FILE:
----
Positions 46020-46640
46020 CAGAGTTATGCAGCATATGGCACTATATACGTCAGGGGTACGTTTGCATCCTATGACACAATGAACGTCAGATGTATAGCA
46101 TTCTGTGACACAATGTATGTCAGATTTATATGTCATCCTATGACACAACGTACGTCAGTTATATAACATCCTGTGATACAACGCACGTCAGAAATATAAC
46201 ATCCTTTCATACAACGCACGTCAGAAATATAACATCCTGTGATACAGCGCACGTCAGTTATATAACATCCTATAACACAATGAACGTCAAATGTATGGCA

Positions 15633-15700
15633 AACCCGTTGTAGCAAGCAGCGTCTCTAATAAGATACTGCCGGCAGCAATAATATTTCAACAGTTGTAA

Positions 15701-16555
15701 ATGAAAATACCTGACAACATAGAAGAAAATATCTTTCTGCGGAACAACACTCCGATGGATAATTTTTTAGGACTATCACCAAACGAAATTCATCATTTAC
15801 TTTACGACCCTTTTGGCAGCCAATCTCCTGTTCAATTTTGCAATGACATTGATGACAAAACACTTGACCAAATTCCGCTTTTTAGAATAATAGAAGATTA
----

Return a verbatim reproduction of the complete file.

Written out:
Positions 46020-46640
46020 CAGAGTTATGCAGCATATGGCACTATATACGTCAGGGGTACGTTTGCATCCTATGACACAATGAACGTCAGATGTATAGCA
46101 TTCTGTGACACAATGTATGTCAGATTTATATGTCATCCTATGACACAACGTACGTCAGTTATATAACATCCTGTGATACAACGCACGTCAGAAATATAAC
46201 ATCCTTTCATACAACGCACGTCAGAAATATAACATCCTGTGATACAGCGCACGTCAGTTATATAACATCCTATAACACAATGAACGTCAAATGTATGGCA

Positions 15633-15700
15633 AACCCGTTGTAGCAAGCAGCGTCTCTAATAAGATACTGCCGGCAGCAATAATATTTCAACAGTTGTAA

Positions 15701-16555
15701 ATGAAAATACCTGACAACATAGAAGAAAATATCTTTCTGCGGAACAACACTCCGATGGATAATTTTTTAGGACTATCACCAAACGAAATTCATCATTTAC
15801 TTTACGACCCTTTTGGCAGCCAATCTCCTGTTCAATTTTGCAATGACATTGATGACAAAACACTTGACCAAATTCCGCTTTTTAGAATAATAGAAGATTA